World-class research facility with a focus on the rainforest and low environmental impacts
Simple and efficient with careful consideration of spatial requirements and composition to maximise ambient benefits
Location: Cape Tribulation, Queensland, Australia
Year completed: May 2014
Located within the Daintree World Heritage Area, the Daintree Rainforest Observatory (DRO) is an environmentally sensitive research facility consisting of labs, conference facilities for 100 people, flexible covered and protected outdoor spaces and various accommodation options for up to 56 staff, researchers and groups. Designed with the tropical climate at the forefront of the decision making process, the DRO is a world-class facility that enables world-class research by James Cook University (JCU) students and national and international researchers.
The focus of the project is on the rainforest: from a hands-on research experience embodying the nature of the rainforest into a tropical built form which tempers the environment and stimulates the occupants. The brief combined with the remote ‘off-grid’ rainforest location inspired a suite of pre-fabricated pods with semi-enclosed link spaces which respond to and interact with the tropical environment without the need for air-conditioning.
The accommodation pods have been designed with large openings facing north to catch breezes. A mobile wing has been introduced to enhance the flow of the north east breezes and provide protection from unwanted south east inclement weather. The tube like structure is tapered to accelerate the flow of air through the building. Even on still days hot air can escape efficiently.
The facility has to provide its own power and water and will showcase a coordinated and consolidated approach to sustainable development across all disciplines integrated into a rainforest environment.
A thorough analysis of the space requirements located the research facility centrally with accommodation wings on either side. The site-sensitive master-planning strategy included working with the contours and cleared rainforest areas to create a collegiate environment with lush tropical and flexible courtyards for interaction. The strategy responds sustainably to the environment in a relaxed configuration that allows the tropical landscape to permeate through.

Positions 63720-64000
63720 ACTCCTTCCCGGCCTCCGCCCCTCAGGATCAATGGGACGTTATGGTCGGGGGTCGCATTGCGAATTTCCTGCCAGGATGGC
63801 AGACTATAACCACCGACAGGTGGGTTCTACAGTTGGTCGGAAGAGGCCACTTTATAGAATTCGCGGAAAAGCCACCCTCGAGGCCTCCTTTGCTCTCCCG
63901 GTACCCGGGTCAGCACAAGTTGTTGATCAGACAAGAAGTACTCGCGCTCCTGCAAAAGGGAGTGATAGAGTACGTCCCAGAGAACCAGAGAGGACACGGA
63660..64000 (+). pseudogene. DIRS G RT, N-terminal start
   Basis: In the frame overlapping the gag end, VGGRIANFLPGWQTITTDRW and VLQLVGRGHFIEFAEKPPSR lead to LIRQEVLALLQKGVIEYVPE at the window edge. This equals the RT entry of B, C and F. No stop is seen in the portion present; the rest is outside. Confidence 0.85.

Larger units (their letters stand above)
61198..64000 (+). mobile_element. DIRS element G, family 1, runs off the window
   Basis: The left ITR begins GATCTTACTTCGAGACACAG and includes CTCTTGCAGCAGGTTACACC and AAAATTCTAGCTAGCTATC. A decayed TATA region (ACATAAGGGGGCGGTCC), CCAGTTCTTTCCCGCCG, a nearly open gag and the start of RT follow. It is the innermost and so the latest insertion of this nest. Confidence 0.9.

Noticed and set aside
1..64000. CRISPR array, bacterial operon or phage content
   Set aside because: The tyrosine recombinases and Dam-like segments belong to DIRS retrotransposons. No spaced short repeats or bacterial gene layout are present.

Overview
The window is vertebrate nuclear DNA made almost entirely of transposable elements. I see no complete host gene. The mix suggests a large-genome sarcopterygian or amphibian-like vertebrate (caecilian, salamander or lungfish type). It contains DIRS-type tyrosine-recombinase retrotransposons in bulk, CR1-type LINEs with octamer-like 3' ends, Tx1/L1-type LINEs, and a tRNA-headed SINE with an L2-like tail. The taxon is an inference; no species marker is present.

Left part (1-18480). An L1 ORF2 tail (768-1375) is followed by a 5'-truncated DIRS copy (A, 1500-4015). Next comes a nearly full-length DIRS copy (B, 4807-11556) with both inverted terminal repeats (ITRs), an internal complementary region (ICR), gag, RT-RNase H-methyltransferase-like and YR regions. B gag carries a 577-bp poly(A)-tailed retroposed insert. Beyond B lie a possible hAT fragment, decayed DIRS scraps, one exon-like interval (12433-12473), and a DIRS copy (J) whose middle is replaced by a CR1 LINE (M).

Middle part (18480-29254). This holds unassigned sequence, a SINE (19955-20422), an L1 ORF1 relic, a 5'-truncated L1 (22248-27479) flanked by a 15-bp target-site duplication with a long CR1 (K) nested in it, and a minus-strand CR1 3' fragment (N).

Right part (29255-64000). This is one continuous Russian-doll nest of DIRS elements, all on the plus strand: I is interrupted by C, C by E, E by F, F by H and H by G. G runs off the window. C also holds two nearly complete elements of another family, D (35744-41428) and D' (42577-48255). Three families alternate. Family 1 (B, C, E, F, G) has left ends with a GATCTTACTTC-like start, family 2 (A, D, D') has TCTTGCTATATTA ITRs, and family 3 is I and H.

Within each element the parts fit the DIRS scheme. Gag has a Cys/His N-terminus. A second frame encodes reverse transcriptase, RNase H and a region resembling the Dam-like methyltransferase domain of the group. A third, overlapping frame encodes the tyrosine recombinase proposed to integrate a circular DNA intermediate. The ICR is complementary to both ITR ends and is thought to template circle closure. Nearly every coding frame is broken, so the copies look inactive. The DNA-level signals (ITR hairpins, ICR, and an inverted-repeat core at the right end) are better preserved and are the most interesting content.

The Daintree Rainforest Observatory is located at 40 m elevation in lowland tropical rainforest at Cape Tribulation, 140 kilometres north of Cairns in Queensland Australia. The site is adjacent to the Daintree National Park. The Daintree rainforest has the highest biodiversity anywhere in Australia and has a unique Gondwanan flora.
The DRO also has a crane that sits above the rainforest canopy and is used to access and study the Wet Tropics World Heritage Area. This is one of the few areas in the world where the rainforest meets the World Heritage listed Great Barrier Reef and the only place where two World Heritage Areas sit side by side. The site is flanked to the west by coastal ranges rising to more than 1400m and by the Coral Sea to the east.
The site for the research facility is accessed via a 2 km private driveway asphalted to avoid dust floating into the rainforest.
All buildings have been located within a cleared area of the lot and set back from the boundaries by at least 10 metres. Existing building pads are used to keep cost at a minimum.
The area has on average 3500 mm of rain a year – amongst the highest in the world. At times the site may suffer from flooding although natural flow paths seem to avoid the site and the elevation of buildings ensures they are resilient.
The site layout and orientation of the modules to the north-east to capture breezes and filter south east winds reduces the need for air-conditioned spaces. The orientation also maximizes views and day lighting.
The design is characterised by simplicity and efficiency. No elaborate or wasteful devices have been used, just careful consideration of the spatial requirements and composition to maximise the ambient benefits.
Each space was carefully crafted to closely fit its function, eliminating wasted construction and providing just the right amount of light, ventilation and space. The resulting form embeds you in the natural surrounds and creates a peaceful ambience the clients desired.
The design has split the accommodation into modules which can be combined in a variety of ways, with covered breezeways which act as informal meeting and learning spaces.